Our sister blog Gadgetell notes that Virgin Mobile has decided to scale back the $40/mo unlimited-bandwidth 3G plan that I have waxed enthusiastic about in the past (and that “saved the day” for Paul earlier this month). As of February 15, the plan will throttle download speed after the first 5 gigabytes of data in a month.

That may work all right for people who just check their email and do ordinary web browsing, but it’s going to leave people who do more bandwidth-intensive stuff such as stream Netflix movies high and dry. Of course, it won’t really affect those who use it mainly for downloading e-books for their e-reading devices, since those are generally quite small.

On the bright side, at least people who use it aren’t stuck in a contract. But unfortunately, the only unlimited-bandwidth alternatives currently do require a contract.


  1. Disappointing, but I guess it was bound to happen. I’m a big fan of Virgin Mobile unlimited, but it’s still a great deal at 5gig. If you don’t do much video streaming I doubt you’ll ever reach the cap. Audio streaming takes up surprisingly little bandwidth, I’ve found.

    If you are in a Sprint 4G network area you can still get unlimited from them, but this requires a contract.

  2. The plans are still unlimited; it is merely the case that service levels will drop for the heaviest users (generally between 5–20%). (You did use the term “unlimited-bandwidth” not unlimited data, but that’s not really a term that makes sense.)

    You have certain decisions to make as a company for making effective use of your resources (especially when you are a wireless carrier).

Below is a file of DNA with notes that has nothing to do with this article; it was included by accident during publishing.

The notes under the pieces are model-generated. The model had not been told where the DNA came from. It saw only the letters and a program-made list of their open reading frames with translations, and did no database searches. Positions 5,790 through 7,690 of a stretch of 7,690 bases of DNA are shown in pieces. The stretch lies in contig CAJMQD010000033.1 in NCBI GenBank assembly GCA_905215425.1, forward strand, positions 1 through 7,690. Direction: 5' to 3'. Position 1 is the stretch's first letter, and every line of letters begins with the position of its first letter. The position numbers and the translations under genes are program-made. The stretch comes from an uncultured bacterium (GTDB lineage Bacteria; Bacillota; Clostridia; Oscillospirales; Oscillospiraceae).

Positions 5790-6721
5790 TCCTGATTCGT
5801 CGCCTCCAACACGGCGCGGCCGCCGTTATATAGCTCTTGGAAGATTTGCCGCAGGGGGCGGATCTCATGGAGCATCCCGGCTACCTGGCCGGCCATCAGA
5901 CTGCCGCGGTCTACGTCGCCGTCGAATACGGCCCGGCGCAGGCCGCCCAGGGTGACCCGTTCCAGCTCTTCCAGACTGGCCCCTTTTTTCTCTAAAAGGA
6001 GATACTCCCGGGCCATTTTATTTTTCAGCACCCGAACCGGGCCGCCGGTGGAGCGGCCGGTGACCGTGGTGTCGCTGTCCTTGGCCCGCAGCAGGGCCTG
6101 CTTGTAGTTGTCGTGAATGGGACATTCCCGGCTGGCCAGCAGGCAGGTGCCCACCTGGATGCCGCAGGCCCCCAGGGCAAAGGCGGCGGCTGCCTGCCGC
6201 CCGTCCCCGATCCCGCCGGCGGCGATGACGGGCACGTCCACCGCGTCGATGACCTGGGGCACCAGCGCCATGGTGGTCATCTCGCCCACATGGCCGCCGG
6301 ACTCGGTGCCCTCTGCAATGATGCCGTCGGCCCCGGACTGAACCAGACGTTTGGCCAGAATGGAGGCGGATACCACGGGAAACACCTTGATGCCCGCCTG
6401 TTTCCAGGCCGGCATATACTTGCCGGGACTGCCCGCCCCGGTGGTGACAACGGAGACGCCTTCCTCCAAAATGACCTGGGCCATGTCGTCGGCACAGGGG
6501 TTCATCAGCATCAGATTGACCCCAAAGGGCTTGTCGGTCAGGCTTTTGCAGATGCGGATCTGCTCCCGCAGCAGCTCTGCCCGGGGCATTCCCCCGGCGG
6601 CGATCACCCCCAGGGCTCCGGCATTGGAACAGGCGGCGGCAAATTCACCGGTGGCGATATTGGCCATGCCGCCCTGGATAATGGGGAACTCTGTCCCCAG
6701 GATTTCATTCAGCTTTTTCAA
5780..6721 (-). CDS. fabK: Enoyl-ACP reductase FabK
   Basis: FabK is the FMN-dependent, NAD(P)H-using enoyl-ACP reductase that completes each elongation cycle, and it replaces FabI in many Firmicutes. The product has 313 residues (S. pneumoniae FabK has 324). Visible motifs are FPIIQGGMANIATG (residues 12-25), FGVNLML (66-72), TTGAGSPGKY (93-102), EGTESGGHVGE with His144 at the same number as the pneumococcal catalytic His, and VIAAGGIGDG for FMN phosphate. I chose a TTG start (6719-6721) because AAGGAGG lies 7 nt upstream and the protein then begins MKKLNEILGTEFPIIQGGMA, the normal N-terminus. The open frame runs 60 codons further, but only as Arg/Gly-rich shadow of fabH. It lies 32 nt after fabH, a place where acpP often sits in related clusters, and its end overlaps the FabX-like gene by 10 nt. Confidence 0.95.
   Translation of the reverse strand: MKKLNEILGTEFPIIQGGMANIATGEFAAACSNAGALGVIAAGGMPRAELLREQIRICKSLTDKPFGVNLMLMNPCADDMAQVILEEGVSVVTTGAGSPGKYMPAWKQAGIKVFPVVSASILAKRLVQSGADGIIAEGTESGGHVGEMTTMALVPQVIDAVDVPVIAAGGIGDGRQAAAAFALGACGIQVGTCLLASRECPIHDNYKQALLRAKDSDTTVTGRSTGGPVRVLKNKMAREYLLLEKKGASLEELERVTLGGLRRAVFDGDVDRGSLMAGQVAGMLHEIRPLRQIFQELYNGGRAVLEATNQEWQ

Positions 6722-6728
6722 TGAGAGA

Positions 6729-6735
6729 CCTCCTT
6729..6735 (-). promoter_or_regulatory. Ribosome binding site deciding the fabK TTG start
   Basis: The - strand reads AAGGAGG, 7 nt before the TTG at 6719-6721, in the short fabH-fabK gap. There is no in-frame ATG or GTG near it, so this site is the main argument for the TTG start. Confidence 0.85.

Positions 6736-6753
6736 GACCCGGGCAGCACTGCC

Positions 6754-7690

* Overage charges
    * Raise prices
    * Throttling

    Overage charges are generally not well regarded in the United States, but they are extremely effective at decreasing usage (because everyone is afraid to pay extra). They work while greatly increasing ill will. Raising prices is generally a terrible idea because it solves the problem by decreasing your customer base, but those most likely to leave are the 80% that weren’t really using the network anyway.

    That leaves throttling, and it makes a lot of sense. The only method I can think of that would make more sense is time-based caps. The primary goal is to decrease peak usage so that all of your customers receive an acceptable level of service, and a time-based cap serves to encourage the heavy users to push their most costly usage to the idle periods on the network. (This doesn’t work quite so well for streaming movies, but it does work for purchasing movies.)

    This article has a very negative tone toward what sounds like a good service. Rather than criticize realistic and reasonable approaches to managing a limited resource, what would you suggest if you were in charge?

  3. actually i live where i can’t recieve dsl/broadband services. and satelite restrictions were just too strict and cost to much to install. i was estatic when i heard about Virgin Mobile’s $40.00 unlimited data plan, after christmas i purchased a modem and flew on the wireless bandwith. being on dial-up there was alot of stuff i wanted to get. also being a netflix account holder allowed for me to experience their watch it now movies. in my last 30 days i’ve aquired a total of 77020.0 MB. i help my mom at home and we love to watch movies. also i found a new anime site that streams all my favorite animes. i was in heaven til i heard about the cap. people are saying 5GB is alot. no, its not. especially to someone like me where this is my only avenue for fast internet. i’ve been looking to change providers but as of right now i can’t find any around. i may have spent $75.00+$20.00 2-year warranty plan for a paper weight. if they totally remove the Unlimited plan in the next few months, i’m going to be furious.

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